The sniper has long fascinated us. A superb marksman, to be sure, he is also a stone-cold killer, delivering summary death sentences from incredibly long distances. Historically, snipers have been military specialists, spying on and assassinating the enemy. As police departments increasingly embrace special-weapons-and-tactics (SWAT) teams, however, snipers are also playing a growing role in law enforcement. Whatever the uniform, snipers are a select few, their skills honed by rigorous training after an equally rigorous selection process.
In eighteenth century India, British soldiers turned the name of a difficult-to-hunt wading bird into the verb "to snipe," meaning "shoot from a hidden place." In the American colonies, sharpshooters skilled enough to hit those elusive birds were called "snipers." They've been used by the U.S. military since the Civil War, earning headlines in the spring of 2009 when three Navy SEAL snipers fired simultaneously from one moving ship to kill three hostage-holding Somali pirates on a second.
How to Qualify
Each branch of the U.S. armed forces has similar qualifications for training as a sniper. With one exception noted below, candidates are all male, all volunteers. Physically, the men must be in excellent shape, well beyond their branch's minimum requirements, with eyesight correctable to 20/20 and no color blindness. They need to have at least a year left on their current hitch, a clean disciplinary record and no history of drug or alcohol abuse. They must, of course, qualify as an "expert" rifleman, score 110 or higher on their general technical (GT) test, be in pay grades E-3 through E-7 and eligible for a secret security clearance.
A Woman's Place
In the spring of 2001, Senior Airman Jennifer Donaldson of the Illinois Air National Guard made history as the first woman to complete a U.S. military sniper school. She and the Air Force women who followed in her footsteps at Camp Robinson, Arkansas, pulled duty as "counter-snipers," providing air base perimeter defense. Those jobs are considered "security" rather than the ground "combat" positions closed by law to women. Other countries, friend and foe, see no problem with casting women sharpshooters in full-fledged sniper roles. Canada and North Korea do so, for example, and in World War II the Soviet Union's Lyudmila Pavlichenko set the record for female snipers with 309 confirmed kills.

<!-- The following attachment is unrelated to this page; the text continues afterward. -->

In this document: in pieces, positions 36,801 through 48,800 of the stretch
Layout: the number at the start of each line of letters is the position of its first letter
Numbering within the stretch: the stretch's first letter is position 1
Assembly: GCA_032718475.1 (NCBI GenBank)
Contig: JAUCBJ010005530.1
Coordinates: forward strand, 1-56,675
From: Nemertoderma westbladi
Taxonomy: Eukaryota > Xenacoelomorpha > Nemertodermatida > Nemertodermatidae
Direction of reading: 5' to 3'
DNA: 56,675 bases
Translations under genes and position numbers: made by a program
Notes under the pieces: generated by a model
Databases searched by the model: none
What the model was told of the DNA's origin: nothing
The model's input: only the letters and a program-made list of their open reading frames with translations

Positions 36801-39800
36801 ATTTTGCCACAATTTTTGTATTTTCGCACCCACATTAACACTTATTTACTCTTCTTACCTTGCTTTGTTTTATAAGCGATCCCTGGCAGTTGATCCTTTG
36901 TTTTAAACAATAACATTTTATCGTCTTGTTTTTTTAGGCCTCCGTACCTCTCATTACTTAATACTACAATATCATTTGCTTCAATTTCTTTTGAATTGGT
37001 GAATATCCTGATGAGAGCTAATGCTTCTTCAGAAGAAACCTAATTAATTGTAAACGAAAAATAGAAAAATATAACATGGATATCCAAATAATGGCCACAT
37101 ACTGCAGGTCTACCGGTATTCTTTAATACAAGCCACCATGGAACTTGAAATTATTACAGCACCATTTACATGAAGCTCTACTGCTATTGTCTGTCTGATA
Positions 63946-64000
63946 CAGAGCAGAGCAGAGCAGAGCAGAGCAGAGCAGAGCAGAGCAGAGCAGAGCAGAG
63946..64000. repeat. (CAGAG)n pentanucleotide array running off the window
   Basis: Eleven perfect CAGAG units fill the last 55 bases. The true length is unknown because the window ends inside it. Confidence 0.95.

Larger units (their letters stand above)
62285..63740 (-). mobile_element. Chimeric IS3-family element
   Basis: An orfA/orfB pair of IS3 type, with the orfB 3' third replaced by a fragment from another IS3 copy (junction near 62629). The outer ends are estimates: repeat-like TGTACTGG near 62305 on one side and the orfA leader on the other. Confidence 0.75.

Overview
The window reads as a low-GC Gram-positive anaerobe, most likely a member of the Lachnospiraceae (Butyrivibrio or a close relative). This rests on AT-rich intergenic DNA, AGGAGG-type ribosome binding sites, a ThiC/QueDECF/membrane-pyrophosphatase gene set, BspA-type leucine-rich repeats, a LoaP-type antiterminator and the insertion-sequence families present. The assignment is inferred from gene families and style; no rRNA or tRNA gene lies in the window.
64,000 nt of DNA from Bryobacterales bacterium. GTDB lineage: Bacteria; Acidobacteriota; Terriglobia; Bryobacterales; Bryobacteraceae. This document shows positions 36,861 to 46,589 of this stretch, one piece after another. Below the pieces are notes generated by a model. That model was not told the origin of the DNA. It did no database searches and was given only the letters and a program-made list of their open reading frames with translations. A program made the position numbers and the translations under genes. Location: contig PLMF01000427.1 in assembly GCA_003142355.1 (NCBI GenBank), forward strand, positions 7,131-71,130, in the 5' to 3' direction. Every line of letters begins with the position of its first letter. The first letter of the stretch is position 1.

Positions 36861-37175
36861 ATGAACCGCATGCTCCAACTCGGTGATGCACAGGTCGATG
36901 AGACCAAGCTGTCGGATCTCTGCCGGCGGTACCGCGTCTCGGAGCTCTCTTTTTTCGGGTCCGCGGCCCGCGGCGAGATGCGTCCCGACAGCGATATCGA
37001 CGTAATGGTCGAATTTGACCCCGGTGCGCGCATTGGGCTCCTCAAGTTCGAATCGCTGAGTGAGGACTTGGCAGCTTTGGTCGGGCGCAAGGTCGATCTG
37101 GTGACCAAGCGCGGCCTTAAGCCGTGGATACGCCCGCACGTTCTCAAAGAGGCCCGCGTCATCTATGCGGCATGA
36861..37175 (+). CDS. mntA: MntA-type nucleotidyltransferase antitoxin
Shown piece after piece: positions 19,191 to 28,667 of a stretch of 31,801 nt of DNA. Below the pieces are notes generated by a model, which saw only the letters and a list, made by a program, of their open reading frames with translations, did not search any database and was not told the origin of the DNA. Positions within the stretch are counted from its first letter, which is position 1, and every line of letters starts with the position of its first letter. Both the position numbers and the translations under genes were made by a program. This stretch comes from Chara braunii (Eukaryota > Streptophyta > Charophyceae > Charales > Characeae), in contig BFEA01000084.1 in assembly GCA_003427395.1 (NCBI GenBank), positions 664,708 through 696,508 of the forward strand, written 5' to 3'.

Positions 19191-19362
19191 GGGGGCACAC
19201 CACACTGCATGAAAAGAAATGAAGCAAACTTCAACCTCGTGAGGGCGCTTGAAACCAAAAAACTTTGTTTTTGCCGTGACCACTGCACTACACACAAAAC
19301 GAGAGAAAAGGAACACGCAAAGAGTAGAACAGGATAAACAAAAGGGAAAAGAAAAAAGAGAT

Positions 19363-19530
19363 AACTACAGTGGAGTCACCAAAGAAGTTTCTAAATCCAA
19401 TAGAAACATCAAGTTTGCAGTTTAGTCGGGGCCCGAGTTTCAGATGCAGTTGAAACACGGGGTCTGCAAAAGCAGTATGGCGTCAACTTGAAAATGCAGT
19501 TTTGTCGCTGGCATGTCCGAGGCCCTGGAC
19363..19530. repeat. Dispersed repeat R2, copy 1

The Army Sniper School is at Fort Benning, Georgia; the Marine Corps teaches its Scout/Sniper Basic Course at Camp Pendleton, California; Quantico, Virginia; Camp Lejeune, North Carolina; and Marine Corps Base Hawaii. Air Force counter-snipers receive their training at an Army facility, Camp Robinson, while Navy SEALs go to one of the Marine schools.
In five weeks at the Army school and 8.5 in the Marine regimen, aspiring snipers acquire the surgical skills needed to hit a target 10 football fields away. They do far more, however, than sharpen their shooting. As future spies, they learn intelligence-gathering, distance estimation and detailed observation. They camouflage themselves in a ghillie suit to masquerade for hours, perhaps days, as part of the terrain. Course requirements are tough, daily dropouts not uncommon. Sixty percent or more of a class may wash out, the Marines frankly warn. Camp Pendleton is said to have cut every candidate from at least one class.
Unlike their military brethren, law enforcement snipers deploy for relatively brief periods as part of a police operation, often as a member of a SWAT team. Skilled shooters, they are usually policemen first and snipers only as needed, having volunteered for a SWAT slot after compiling solid street experience as patrolmen or detectives. Training is performed in-house or at a number of private schools, some of which open their doors only to law enforcement officers.
For whatever reason, some civilians feel the urge to train as snipers---an itch that any number of Web-advertised schools are eager to scratch. For a couple of hundred dollars a day, give or take, these academies of the crosshairs promise to turn Second Amendment enthusiasts into lethal "one-shot, one-kill" marksmen. Courses run one to three days to a week or more, stalking lessons included.
- Requirements for a Military Sniper
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